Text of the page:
While I was trying to figure out how to say 'such as' in French, Google translate had me a little confused.

As a test phrase, I used the following:

I like to play video games such as League of Legends and Counter Strike.

Google translate spat out the following:

J'aime jouer à des jeux vidéo tels que League of Legends et Counter Strike.

I was a bit confused. I was expecting aux instead of à des. Also, vidéo lacks an s at the end even though the particle 'des' is in front of it. I tried again but without the second part of the sentence. It came out as:

J'aime jouer aux jeux vidéos.

Is this a quirk in Google translate, or does the use of 'tels que' change something?


2 Answers 2


This is because aux is a contraction of à les, and not à des.

J’ai payé un café à des ados qui semblaient épuisés et désemparés.
J’ai payé un café aux ados là-bas. Ils semblaient épuisés et désemparés.

In the first case, we may suppose the teenagers have not been seen by all of those whom the message is intended to: they are teenagers among the population of teenagers. In the second case, we can still show them, they are those teenagers, still moving as a group we can see.

Concerning video games, the following two sentences are only slightly different:

  • J’aime jouer aux jeux vidéo tels que Tadadi et Tadada. → Insisting that you like quite a few of the games similar to Tadadi and Tadada.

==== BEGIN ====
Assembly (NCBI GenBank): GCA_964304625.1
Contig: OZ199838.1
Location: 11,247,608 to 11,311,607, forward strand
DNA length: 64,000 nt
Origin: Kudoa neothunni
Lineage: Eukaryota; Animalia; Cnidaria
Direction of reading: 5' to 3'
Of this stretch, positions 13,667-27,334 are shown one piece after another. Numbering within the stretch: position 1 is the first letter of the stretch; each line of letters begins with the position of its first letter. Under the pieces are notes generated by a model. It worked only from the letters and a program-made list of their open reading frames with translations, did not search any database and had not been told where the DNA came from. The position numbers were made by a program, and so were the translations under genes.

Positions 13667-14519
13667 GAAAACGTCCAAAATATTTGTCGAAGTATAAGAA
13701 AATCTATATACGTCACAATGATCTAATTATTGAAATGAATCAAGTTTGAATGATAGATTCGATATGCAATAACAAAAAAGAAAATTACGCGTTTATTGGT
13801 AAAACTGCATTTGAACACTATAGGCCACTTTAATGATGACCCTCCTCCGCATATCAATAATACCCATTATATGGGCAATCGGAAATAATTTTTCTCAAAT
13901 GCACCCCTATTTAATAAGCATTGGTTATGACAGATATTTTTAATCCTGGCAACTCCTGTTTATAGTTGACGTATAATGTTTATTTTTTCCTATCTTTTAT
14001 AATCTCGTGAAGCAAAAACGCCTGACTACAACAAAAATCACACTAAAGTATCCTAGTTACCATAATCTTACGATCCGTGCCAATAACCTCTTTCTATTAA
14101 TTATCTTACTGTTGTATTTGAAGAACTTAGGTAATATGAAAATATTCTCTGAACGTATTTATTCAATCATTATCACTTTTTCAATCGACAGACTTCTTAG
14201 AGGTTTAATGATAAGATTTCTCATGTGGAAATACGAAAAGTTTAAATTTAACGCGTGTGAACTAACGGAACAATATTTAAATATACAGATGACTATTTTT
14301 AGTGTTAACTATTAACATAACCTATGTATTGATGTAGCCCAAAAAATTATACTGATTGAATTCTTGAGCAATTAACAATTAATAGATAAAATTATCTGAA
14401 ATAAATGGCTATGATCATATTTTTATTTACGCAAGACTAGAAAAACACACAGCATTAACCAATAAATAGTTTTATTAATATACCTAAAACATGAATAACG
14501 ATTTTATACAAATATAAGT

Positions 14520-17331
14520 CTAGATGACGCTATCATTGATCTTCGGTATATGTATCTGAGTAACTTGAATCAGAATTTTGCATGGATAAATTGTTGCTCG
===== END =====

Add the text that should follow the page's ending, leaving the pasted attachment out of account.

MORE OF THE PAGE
• J’aime jouer à des jeux vidéo tels que Mouse Trap et Donkey Kong. → Stating that you take pleasure in a few video games in the same vein as Mouse Trap and Donkey Kong.

But perceptions may vary, and a few for you might ultimately represent a lot for someone else...


Indeed, the use of "tels que" as an influence and Google traduction is correct in this case. In this sentence, "aux" 'd have been put if you like playing video games "in general". On the other hand, you will often put " à des "when you precise which games you like (with "tels que"). Note that using "aux" in this case is not so shocking even for native speakers

  • FYI, precise is not a verb in English. It's specify or make clear.
    – Lambie
    Commented Apr 17, 2017 at 14:13

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